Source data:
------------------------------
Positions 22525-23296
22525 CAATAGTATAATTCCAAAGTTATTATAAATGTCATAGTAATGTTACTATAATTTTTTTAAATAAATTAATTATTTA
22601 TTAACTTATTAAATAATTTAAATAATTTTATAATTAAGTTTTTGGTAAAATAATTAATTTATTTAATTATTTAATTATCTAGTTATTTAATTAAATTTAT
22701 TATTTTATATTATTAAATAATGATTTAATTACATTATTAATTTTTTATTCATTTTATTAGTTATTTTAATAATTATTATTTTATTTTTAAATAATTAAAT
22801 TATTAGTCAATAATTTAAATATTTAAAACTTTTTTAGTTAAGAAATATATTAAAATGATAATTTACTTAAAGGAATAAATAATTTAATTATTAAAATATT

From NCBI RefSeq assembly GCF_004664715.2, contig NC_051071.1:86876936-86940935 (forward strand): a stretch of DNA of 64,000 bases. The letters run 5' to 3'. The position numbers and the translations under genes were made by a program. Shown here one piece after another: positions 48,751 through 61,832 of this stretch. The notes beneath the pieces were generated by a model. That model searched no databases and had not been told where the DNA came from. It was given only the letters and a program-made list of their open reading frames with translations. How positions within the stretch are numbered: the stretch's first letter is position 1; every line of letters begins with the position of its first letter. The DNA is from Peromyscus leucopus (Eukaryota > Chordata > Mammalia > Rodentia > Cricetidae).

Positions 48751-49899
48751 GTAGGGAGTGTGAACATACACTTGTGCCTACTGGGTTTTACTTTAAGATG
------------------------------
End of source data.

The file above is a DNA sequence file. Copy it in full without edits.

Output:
Positions 22525-23296
22525 CAATAGTATAATTCCAAAGTTATTATAAATGTCATAGTAATGTTACTATAATTTTTTTAAATAAATTAATTATTTA
22601 TTAACTTATTAAATAATTTAAATAATTTTATAATTAAGTTTTTGGTAAAATAATTAATTTATTTAATTATTTAATTATCTAGTTATTTAATTAAATTTAT
22701 TATTTTATATTATTAAATAATGATTTAATTACATTATTAATTTTTTATTCATTTTATTAGTTATTTTAATAATTATTATTTTATTTTTAAATAATTAAAT
22801 TATTAGTCAATAATTTAAATATTTAAAACTTTTTTAGTTAAGAAATATATTAAAATGATAATTTACTTAAAGGAATAAATAATTTAATTATTAAAATATT

From NCBI RefSeq assembly GCF_004664715.2, contig NC_051071.1:86876936-86940935 (forward strand): a stretch of DNA of 64,000 bases. The letters run 5' to 3'. The position numbers and the translations under genes were made by a program. Shown here one piece after another: positions 48,751 through 61,832 of this stretch. The notes beneath the pieces were generated by a model. That model searched no databases and had not been told where the DNA came from. It was given only the letters and a program-made list of their open reading frames with translations. How positions within the stretch are numbered: the stretch's first letter is position 1; every line of letters begins with the position of its first letter. The DNA is from Peromyscus leucopus (Eukaryota > Chordata > Mammalia > Rodentia > Cricetidae).

Positions 48751-49899
48751 GTAGGGAGTGTGAACATACACTTGTGCCTACTGGGTTTTACTTTAAGATG